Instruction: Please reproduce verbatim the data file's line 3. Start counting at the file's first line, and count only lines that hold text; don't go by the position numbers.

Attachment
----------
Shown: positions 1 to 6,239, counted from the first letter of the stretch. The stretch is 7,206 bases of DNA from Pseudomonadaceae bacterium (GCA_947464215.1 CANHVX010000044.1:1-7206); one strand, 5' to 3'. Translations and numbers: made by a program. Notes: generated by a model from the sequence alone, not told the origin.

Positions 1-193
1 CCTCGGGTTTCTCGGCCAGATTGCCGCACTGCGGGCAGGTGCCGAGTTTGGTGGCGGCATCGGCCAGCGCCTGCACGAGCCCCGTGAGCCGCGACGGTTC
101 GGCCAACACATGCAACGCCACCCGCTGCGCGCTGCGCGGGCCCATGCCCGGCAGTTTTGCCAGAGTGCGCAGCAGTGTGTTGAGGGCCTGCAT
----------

1 CCTCGGGTTTCTCGGCCAGATTGCCGCACTGCGGGCAGGTGCCGAGTTTGGTGGCGGCATCGGCCAGCGCCTGCACGAGCCCCGTGAGCCGCGACGGTTC